Advertisement

Current Atherosclerosis Reports

, Volume 12, Issue 6, pp 391–396 | Cite as

Dietary Monounsaturated Fatty Acids Appear Not to Provide Cardioprotection

  • Chiara Degirolamo
  • Lawrence L. RudelEmail author
Article

Abstract

Dietary interventions have been consistently proposed as a part of a comprehensive strategy to lower the incidence and severity of coronary heart disease (CHD), in the process providing long-term cardioprotection. Replacement of dietary saturated fatty acids (SFA) with higher intakes of monounsaturated fatty acids (MUFA) and polyunsaturated fatty acids (PUFA) has been reported to be inversely associated with risk of CHD. The observed lower incidence of CHD among populations consuming a Mediterranean-type diet, mainly enriched in MUFA from olive oil, has long supported the belief that MUFA are an optimal substitution for SFA. However, both epidemiologic and interventional studies suggest that although substituting MUFA-rich foods for SFA-rich foods in the diet can potentially lower total plasma cholesterol concentrations, this substitution does not lower the extent of coronary artery atherosclerosis. In addition, although recent evidence suggests that the source of MUFA (animal fat vs vegetable oils) may differentially influence the correlation between MUFA intake and CHD mortality, animal studies suggest that neither source is cardioprotective.

Keywords

Fatty acids Dietary fat Lipoprotein metabolism Atherosclerosis Cholesterol Coronary heart disease Low-density lipoproteins High-density lipoproteins 

Notes

Disclosure

No potential conflicts of interest relevant to this article were reported.

References

Papers of particular interest, published recently, have been highlighted as: •• Of major importance

  1. 1.
    Mente A, de Koning L, Shannon HS, Anand SS: A systematic review of the evidence supporting a causal link between dietary factors and coronary heart disease. Arch Intern Med 2009, 169:659–669.CrossRefPubMedGoogle Scholar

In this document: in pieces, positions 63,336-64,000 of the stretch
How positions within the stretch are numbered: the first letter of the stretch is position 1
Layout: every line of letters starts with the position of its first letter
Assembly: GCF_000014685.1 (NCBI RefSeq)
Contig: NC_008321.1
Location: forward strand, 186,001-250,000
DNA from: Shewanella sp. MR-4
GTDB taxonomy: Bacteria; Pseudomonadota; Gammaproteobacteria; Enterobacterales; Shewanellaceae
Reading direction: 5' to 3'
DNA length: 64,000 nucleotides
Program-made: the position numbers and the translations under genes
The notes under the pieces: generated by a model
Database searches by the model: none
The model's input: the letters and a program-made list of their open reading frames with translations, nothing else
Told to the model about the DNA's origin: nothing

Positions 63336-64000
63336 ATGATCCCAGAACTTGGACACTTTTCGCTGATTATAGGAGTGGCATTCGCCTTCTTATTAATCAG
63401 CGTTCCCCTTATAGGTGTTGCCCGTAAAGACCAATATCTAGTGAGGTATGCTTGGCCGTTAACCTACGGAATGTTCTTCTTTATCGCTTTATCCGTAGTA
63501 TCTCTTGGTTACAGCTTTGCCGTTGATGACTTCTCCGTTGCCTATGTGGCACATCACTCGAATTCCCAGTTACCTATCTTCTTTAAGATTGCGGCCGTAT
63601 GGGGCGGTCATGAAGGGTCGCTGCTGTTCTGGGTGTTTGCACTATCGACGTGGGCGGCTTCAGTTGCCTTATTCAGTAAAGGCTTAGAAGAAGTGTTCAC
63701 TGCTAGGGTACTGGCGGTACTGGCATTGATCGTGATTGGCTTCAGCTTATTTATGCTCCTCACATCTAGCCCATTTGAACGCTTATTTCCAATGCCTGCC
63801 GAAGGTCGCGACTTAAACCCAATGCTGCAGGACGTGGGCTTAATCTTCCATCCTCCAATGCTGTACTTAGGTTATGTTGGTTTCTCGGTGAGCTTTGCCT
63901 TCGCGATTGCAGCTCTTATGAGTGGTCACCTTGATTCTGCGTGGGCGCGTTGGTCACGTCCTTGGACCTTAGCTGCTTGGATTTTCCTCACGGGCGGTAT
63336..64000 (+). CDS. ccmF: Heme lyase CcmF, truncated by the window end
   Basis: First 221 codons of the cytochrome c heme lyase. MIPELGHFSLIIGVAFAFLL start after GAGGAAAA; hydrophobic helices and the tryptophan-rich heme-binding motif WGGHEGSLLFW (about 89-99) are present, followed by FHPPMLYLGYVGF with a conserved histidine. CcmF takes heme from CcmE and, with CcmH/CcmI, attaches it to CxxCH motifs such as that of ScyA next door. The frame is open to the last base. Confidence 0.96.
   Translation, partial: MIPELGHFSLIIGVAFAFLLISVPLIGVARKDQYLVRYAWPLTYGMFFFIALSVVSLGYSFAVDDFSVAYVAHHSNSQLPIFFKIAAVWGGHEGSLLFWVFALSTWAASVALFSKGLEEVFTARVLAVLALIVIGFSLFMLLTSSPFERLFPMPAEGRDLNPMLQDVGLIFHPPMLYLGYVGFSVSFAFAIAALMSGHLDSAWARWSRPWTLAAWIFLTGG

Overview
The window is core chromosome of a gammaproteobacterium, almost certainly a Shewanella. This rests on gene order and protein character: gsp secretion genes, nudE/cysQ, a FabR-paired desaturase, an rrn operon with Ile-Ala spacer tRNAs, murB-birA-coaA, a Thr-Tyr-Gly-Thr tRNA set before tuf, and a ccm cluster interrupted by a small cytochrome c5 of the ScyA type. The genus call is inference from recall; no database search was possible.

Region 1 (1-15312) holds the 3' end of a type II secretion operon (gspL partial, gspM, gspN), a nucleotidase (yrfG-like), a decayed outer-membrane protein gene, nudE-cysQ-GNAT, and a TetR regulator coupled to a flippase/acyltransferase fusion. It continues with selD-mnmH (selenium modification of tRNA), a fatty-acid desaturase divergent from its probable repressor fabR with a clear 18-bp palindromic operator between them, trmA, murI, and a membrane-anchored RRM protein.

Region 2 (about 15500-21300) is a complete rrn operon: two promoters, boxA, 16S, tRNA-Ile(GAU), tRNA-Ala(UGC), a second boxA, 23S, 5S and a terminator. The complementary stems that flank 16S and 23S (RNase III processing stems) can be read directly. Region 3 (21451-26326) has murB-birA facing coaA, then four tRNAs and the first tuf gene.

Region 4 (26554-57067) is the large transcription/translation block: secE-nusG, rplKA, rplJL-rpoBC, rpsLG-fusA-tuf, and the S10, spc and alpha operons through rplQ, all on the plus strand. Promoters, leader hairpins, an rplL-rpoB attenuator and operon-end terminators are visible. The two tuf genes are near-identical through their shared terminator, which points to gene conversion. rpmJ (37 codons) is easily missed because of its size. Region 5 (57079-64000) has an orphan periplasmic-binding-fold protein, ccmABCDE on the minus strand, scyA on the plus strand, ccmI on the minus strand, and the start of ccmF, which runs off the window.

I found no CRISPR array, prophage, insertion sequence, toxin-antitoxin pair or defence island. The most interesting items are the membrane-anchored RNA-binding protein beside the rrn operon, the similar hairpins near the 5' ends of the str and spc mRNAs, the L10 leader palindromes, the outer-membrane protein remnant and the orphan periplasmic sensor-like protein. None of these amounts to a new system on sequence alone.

2. 2.
    Keys A: Coronary heart disease in seven countries. Circulation 1970, 41(Suppl1):1–211.Google Scholar
  3. 3.
    de Lorgeril M, Salen P: The Mediterranean diet: rationale and evidence for its benefits. Curr Atheroscl Rep 2008, 10:518–522.CrossRefGoogle Scholar
  4. 4.
    Keys A, Anderson JT, Grande F: Prediction of serum-cholesterol responses of man to changes in fats in the diets. Lancet 1957, 2:960–966.Google Scholar
  5. 5.
    Hegsted DM, McGandy RB, Myers ML, Stare FJ: Quantitative effects of dietary fat on serum cholesterol in man. Am J Clin Nutr 1965, 17:281–295.PubMedGoogle Scholar
  6. 6.
    Mattson FH, Grundy SM: Comparison of effects of dietary saturated, monounsaturated and polyunsaturated fatty acids on plasma lipids and lipoproteins in man. J Lipid Res 1985, 26:194–202.PubMedGoogle Scholar
  7. 7.
    Grundy SM: Comparison of monounsaturated fatty acids and carbohydrates for lowering plasma cholesterol. N Engl J Med 1986, 314:745–748.CrossRefPubMedGoogle Scholar
  8. 8.
    Lloyd-Jones D, Adams RJ, Todd M, et al.: Heart Disease and Stroke Statistics 2010 Update: a report from the American Heart Association. Circulation 2010, 121:e46–e215.CrossRefPubMedGoogle Scholar
  9. 9.••
    Jakobsen MU, O’Reilly E, Heitmann BL, et al.: Major types of dietary fat and risk of coronary heart disease: a pooled analysis of 11 cohort studies. Am J Clin Nutr 2009, 89:1425–1432. This large follow-up study provides powerful evidence that over a wide range of intakes, MUFA does not provide CHD prevention.CrossRefPubMedGoogle Scholar
  10. 10.••
    Warensjo E, Sundstrom J, Vessby B, et al: Markers of dietary fat quality and fatty acid desaturation as predictors of total and cardiovascular mortality: a population-based prospective study. Am J Clin Nutr 2008, 88:203–209. This study showed for the first time that when coronary mortality is assessed over a period of 30 years, serum MUFA levels are positively associated with coronary deaths.PubMedGoogle Scholar
  11. 11.
    Elmadfa I, Kornsteiner M: Dietary fat intake-a global perspective. Ann Nutr Metab 2009, 54(Suppl 1):8–14.CrossRefPubMedGoogle Scholar
  12. 12.
    USDA National Nutrient database for standard reference. Available at www.ars.usda.gov/fnic/nutrientdata. Accessed May 17, 2009.
  13. 13.
    Ros E: Dietary cis-monounsaturated fatty acids and metabolic control in type 2 diabetes. Am J Clin Nutr 2003, 78(Suppl):617S–625S.PubMedGoogle Scholar
  14. 14.